Rains bring some drought relief

Recent heavy rains have brought some significant improvements across portions of the Midwest, even as drought is intensifying across parts of the South amid the scorching heat. 

According to the latest U.S. Drought Monitor, about 33% of Missouri is still rated in severe drought (D2) or worse, but that’s down from nearly 49% only a week ago. There also have been smaller improvements in Iowa, Nebraska, Kansas and other Midwest states. 

On the other hand, 34% of Texas is now in severe drought or worse, up from 19% just a week ago. 

Also: Heat experts on a webinar for journalists Thursday said this summer’s temperatures, especially in the Southwest, are not something people can simply adapt to over time. “This is not normal; this is shocking,” said Andrew Pershing of Climate Central. “Things are unfortunately going to get harder as the years progress.”

SNAP now available online in all 50 states

Instacart has become the first online grocery to accept online payments under the Supplemental Nutrition Assistance Program in all 50 states and Washington, D.C. 

Don't miss a beat sign up for a FREE month of Agri-Pulse news! The latest on what’s happening in Washington, D.C. and around the country in agriculture, just click here.

SNAP online was first available in 2020 in a partnership with USDA’s Food and Nutrition Services. In a statement, Stacy Dean, deputy undersecretary for food, nutrition and consumer services, says partnerships such as the one with Instacart “strengthen our collective commitment to advancing President Biden’s National Strategy on Hunger, Nutrition and Health.”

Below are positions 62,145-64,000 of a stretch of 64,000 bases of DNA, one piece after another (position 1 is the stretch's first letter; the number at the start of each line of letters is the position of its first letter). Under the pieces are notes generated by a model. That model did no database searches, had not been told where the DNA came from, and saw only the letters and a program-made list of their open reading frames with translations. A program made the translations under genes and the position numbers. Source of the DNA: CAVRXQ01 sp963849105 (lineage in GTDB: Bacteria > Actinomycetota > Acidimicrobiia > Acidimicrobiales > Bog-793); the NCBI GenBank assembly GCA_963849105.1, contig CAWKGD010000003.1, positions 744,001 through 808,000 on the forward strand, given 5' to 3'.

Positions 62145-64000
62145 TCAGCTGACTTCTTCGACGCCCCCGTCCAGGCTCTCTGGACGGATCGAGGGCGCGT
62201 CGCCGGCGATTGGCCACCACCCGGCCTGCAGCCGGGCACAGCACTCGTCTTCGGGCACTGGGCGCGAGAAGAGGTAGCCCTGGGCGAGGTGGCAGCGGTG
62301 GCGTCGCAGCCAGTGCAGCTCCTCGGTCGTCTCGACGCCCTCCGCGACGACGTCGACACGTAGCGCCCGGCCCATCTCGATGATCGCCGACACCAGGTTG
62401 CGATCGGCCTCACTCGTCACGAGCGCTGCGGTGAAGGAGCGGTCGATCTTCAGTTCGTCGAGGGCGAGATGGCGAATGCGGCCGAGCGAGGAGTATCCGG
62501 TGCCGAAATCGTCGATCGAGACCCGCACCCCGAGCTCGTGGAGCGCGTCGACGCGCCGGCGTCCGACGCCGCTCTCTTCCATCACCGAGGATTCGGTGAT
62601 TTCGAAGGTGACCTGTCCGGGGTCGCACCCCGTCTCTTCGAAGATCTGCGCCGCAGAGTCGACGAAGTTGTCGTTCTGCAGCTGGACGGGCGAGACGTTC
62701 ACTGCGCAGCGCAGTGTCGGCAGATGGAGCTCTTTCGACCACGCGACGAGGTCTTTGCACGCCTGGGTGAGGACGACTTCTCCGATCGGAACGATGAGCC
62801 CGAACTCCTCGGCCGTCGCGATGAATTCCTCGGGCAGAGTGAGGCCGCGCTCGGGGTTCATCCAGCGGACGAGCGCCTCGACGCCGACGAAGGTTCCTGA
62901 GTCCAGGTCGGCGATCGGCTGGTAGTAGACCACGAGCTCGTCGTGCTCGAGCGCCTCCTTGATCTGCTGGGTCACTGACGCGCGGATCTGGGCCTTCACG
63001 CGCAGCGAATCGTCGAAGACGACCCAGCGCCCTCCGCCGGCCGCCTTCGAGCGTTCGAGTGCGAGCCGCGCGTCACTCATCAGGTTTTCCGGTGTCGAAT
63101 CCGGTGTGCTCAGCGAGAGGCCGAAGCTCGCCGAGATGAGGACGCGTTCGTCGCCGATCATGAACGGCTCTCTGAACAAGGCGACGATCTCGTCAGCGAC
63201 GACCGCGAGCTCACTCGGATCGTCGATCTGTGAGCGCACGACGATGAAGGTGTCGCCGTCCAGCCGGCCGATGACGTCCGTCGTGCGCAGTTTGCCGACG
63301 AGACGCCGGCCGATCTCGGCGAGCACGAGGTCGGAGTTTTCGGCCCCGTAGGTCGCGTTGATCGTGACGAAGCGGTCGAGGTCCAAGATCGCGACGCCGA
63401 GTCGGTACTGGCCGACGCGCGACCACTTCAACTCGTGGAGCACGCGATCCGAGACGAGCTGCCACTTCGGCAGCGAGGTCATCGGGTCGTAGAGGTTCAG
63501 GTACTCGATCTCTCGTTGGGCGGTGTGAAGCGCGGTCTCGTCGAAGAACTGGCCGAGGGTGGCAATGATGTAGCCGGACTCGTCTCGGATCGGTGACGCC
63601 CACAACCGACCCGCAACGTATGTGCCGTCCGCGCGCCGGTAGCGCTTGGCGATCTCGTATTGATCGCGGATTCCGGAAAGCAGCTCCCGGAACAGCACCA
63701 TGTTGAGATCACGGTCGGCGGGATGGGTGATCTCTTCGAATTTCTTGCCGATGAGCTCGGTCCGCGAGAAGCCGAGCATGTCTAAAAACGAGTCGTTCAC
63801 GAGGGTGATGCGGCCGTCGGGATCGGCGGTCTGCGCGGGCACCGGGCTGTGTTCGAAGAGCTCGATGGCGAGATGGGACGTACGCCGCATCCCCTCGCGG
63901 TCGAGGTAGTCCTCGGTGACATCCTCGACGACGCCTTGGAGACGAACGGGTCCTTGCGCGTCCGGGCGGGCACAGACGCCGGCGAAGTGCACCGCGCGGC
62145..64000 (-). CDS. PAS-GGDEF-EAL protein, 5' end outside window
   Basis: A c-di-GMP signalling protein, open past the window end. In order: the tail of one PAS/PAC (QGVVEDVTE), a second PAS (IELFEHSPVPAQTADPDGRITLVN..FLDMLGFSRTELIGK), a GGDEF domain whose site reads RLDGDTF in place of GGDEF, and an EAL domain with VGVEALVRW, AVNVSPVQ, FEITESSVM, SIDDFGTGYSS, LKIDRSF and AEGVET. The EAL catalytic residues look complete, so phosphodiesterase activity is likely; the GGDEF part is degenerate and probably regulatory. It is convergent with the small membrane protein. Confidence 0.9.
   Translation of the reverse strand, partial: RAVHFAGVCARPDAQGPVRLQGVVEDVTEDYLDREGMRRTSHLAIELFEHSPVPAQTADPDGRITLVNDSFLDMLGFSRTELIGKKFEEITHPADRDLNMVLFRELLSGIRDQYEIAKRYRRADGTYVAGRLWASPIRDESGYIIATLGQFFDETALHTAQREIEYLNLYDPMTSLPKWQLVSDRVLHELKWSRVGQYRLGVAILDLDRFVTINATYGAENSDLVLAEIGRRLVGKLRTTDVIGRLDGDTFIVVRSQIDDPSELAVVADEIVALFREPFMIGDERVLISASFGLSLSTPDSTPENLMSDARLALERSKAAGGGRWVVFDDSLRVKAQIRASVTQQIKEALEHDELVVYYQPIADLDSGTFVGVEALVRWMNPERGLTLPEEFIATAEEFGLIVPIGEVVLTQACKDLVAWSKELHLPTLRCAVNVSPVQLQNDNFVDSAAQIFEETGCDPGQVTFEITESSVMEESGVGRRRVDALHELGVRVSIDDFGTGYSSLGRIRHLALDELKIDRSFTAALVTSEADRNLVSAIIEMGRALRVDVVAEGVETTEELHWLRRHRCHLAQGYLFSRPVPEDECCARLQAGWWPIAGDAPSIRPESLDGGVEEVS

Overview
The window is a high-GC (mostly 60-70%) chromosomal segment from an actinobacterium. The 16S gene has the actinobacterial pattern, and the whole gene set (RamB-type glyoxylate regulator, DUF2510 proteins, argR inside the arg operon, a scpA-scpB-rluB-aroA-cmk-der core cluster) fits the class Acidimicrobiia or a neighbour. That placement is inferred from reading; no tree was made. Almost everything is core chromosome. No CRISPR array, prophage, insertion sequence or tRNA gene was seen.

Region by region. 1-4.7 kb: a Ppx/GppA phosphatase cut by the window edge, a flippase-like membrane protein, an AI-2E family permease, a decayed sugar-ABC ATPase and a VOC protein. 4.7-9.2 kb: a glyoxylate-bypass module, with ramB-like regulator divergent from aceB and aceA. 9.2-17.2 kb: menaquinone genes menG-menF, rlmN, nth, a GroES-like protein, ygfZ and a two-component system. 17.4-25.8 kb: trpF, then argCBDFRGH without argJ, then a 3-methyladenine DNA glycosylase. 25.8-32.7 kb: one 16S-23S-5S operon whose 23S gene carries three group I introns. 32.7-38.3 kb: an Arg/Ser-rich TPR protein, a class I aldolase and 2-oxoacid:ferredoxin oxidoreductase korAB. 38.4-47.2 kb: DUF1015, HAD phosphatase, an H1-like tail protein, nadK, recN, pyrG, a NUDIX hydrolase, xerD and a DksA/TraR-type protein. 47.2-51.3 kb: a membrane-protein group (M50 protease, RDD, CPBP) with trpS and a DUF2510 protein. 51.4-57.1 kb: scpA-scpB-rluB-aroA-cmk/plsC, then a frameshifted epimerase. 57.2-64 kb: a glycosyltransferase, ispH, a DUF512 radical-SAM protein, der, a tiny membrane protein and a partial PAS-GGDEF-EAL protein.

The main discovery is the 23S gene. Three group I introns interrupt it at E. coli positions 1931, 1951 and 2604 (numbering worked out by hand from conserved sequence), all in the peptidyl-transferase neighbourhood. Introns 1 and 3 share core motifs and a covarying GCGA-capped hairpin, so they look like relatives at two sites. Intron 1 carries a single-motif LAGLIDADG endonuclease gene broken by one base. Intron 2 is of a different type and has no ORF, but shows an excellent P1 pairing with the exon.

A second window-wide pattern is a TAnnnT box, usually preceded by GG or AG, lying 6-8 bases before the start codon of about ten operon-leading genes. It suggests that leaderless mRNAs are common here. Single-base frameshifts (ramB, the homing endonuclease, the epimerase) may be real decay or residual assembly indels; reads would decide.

By the way: The Center for Budget and Policy Priorities published a new report detailing the role SNAP plays when recipients are between jobs or face low wages

“Most SNAP households who are able to work, do work,” the report states, as 86% of those defined as able-bodied workers without dependents had earnings during the year based on 2021 survey data.

Take note: The Food Research and Action Center is opposing the SNAP Nutrition Security Act, a farm bill proposal introduced by Sens. Cory Booker, D-N.J., and Marco Rubio, R-Fla., to require data reporting on foods that SNAP recipients purchase. 

FRAC says the data could paint an inaccurate picture of purchasing decisions, since SNAP recipients don’t rely on the benefits to buy all their food. 

N.C. farm bureau expresses concerns about wolf reintroduction

The North Carolina Farm Bureau is criticizing a settlement that commits the Fish and Wildlife Service to issuing release plans for red wolves in eastern North Carolina.

“Though we are disappointed with the announcement, we are not surprised given the legal history of this case,” NCFB said in a statement on the settlement, reported in Thursday’s Daybreak.

NCFB says “the measures called for by the settlement agreement are not likely to result in meaningful improvements.” Defenders of Wildlife argues the reintroduction of wolves, coupled with coyote control efforts, helped stabilize the species’ population at about 100 animals in the early 2000s.

He said it. “’Cause I’m from Indiana.” – Former Vice President Mike Pence, when asked by Agri-Pulse at the Iowa State Fair why farmers should vote for him for president in 2024.